The Darling Project, an attempt to allow OS X apps to run on Linux systems, has gained new life.
After months of inactivity, the Darling Project has started to see new activity on GitHub, an online project hosting site. The Darling Project has moved to its own address: DarlingHQ.org. The goal of the Darling Project is to create a software compatibility layer for Linux-based operating systems so they can run OS X apps. Currently, the Darling translation layer can run a number of OS X consoled tools and applications and some basic GUI applications with the help of the GNUstep project. According to the Darling Project site, the project aims to provide "a dynamic loader that can load OS X executables (Mach-O)", "runtime, system library and framework reimplementations to enable OS X executables to functions," and "additional tools to assist with application installation."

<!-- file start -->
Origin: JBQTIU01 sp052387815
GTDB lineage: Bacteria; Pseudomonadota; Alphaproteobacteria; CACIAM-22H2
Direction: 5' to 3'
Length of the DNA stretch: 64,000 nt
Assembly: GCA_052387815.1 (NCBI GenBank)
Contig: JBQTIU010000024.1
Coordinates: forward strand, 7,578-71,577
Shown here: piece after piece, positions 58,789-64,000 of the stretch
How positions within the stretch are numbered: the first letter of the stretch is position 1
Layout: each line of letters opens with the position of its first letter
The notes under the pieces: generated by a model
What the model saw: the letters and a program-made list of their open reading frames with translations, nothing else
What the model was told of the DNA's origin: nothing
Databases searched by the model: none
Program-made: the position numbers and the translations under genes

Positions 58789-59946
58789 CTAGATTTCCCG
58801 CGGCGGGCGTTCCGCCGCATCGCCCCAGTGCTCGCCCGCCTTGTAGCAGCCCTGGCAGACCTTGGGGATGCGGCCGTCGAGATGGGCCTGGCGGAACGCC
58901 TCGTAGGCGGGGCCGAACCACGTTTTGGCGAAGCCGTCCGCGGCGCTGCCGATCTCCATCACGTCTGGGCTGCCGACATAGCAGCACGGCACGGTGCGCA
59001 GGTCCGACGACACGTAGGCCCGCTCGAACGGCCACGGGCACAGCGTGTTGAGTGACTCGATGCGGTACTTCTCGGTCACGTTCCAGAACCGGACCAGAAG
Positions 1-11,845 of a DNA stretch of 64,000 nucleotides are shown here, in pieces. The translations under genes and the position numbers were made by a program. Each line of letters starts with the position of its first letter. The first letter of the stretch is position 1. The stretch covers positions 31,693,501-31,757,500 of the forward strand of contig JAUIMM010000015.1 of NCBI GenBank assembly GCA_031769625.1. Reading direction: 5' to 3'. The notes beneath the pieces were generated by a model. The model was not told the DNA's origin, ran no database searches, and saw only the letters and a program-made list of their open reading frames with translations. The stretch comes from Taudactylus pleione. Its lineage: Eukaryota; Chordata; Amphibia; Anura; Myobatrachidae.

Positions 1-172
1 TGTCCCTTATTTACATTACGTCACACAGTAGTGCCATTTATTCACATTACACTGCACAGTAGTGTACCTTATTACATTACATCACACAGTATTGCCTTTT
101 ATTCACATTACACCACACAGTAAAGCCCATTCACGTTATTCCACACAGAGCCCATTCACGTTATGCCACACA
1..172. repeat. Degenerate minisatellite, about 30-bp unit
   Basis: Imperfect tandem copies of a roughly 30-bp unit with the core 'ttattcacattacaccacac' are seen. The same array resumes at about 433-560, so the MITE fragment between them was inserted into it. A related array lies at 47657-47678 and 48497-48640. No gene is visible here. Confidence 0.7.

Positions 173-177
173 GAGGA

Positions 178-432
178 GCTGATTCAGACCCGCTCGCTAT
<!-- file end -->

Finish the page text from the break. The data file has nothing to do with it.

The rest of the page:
Darling is currently limited as to the quantity of OS X apps it can run. "There is a lot of work ahead of us, but not so much to have usable results," said lead developer Lubos Dolezel. Dolezel has created a list of what still needs to be done for developers and software engineers who would like to assist with the project. While the Darling Project aims to allow OS X apps to run on Linux OS, Wine aims to do the same for Windows applications. Wine began back in 1993 as a way to support running Windows 3.1 programs on Linus and has continued to update as Windows has changed over the years.
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